Santosh Arora

Santosh Arora

The blogger is a journalist from India.

Chabahar: Without Pakistan, there is no stability or growth in landlocked Afghanistan and Af-Indo relations

We can bypass neither our history nor our geography – we have to live and deal with the consequences of both. Europe has a bitter history of war and dissensions among its member countries, with France and Germany, for instance, having had a long history of animosity and distrust. They fought many battles against each other, but by learning from their history and accepting their geography, they decided to come together for the common good of their people. Today, South Asia resembles this pre-World War II era, with historical animosities defining the political wisdom of South Asian states. The distrust is so deep that countries ...

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BJP is to India what the Taliban are to Afghanistan

The Taliban government in Kabul during the 1990s had become symbolic, not only of political barbarity, but also of great cultural intolerance. They wanted to obliterate all the symbols present in the country that did not relate to its Islamic history and culture. The destruction of the Bamiyan Buddhas – which symbolised the epitome of Afghanistan’s history and heritage – was a brutal extension of that mentality. Today, India’s ruling Hindu party is besieged with a similar sectarian outlook. It displays an obsession to turn India into a Hindu nation, side-lining its other cultural and historical diversities. This fixation is so pronounced ...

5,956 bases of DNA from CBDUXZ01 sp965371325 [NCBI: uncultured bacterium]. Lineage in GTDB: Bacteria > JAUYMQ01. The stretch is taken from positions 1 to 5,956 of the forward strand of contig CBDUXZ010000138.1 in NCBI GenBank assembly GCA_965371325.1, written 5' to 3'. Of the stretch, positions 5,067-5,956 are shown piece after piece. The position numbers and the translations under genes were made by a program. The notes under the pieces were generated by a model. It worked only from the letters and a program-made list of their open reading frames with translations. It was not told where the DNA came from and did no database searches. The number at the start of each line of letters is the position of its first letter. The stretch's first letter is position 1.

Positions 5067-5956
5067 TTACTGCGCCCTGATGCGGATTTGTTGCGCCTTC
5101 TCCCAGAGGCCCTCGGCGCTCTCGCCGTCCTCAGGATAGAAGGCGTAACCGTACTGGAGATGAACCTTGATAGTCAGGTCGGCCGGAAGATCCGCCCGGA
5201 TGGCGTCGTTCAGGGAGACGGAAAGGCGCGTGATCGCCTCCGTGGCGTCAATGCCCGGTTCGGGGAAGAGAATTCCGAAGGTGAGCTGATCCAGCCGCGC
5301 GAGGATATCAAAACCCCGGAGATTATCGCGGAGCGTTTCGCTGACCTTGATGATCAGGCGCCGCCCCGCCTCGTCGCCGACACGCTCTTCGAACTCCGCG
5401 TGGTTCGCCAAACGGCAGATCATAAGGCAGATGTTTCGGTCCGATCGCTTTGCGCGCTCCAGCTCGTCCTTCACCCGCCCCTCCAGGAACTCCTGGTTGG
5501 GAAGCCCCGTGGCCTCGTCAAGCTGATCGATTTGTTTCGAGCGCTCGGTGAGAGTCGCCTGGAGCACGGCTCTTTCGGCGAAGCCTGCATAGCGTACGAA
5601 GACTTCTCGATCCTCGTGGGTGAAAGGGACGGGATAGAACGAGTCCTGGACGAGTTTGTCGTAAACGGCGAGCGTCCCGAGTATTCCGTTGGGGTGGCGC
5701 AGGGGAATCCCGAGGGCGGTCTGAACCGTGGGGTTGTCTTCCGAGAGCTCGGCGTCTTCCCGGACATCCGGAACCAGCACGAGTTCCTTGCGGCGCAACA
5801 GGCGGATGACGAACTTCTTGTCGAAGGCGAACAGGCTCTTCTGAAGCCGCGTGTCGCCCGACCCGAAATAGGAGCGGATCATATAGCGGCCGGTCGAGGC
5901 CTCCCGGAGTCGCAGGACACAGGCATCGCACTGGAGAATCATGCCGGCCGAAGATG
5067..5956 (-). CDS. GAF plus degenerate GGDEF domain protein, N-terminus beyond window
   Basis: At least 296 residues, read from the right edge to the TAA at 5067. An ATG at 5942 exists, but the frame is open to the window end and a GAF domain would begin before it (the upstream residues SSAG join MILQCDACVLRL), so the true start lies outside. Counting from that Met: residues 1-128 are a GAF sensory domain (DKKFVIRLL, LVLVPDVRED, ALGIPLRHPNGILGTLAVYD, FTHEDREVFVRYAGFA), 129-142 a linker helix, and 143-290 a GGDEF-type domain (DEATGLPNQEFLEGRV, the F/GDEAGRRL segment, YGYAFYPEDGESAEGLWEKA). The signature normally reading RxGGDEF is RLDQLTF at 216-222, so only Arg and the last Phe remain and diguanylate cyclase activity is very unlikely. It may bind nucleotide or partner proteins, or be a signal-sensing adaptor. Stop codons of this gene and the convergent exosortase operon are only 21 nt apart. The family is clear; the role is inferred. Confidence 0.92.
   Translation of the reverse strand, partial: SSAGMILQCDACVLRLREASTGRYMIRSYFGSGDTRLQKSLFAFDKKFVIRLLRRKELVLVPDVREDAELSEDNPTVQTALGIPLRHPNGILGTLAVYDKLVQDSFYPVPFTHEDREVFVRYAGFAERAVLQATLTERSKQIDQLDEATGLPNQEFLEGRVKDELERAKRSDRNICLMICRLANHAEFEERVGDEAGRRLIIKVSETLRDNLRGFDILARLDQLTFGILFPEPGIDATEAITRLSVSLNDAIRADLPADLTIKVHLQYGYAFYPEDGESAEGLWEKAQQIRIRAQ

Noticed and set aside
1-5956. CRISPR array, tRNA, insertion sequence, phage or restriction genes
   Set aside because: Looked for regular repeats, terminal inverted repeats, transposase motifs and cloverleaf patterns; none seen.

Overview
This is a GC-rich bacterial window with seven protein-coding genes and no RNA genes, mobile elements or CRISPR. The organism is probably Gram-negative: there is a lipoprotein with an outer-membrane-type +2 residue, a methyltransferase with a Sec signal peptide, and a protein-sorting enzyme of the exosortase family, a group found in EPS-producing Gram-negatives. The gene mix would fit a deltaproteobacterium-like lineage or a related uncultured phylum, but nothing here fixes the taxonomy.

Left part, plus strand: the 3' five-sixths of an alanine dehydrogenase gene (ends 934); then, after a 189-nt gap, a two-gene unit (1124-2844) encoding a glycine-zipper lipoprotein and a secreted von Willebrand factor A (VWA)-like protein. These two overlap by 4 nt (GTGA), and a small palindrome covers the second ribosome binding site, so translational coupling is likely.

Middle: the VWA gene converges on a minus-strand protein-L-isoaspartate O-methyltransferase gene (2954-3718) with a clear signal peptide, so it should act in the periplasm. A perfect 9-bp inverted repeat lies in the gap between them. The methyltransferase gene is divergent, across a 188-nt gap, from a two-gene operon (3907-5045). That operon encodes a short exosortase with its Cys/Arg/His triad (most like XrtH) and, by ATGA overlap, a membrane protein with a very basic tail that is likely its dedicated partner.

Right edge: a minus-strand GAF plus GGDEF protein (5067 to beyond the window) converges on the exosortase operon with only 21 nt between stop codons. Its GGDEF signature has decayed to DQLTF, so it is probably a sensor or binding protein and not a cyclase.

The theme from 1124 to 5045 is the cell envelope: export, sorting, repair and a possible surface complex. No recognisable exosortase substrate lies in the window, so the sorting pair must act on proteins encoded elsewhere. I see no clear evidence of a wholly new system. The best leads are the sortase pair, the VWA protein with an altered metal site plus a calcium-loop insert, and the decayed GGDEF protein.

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No cow, no beef, no slaughtering – Will Indian Muslims be able to celebrate Eidul Azha with zeal?

India at 70 is an entirely different country as compared to when it started its journey as an independent nation in the summer of 1947. It ranks amongst the leading economies of the world, sent a satellite to the moon, is nuclear-armed, and is a country admired by most. But unfortunately, this progress cannot mask its ugly reality. In 1947, the most pressing challenge, other than economic development, was settling the dust of the Partition. It was an urgent and long-term necessity needed to create societal harmony. An atmosphere where the country’s secular and multicultural temperament would return to normalcy was imperative. Decades of ...

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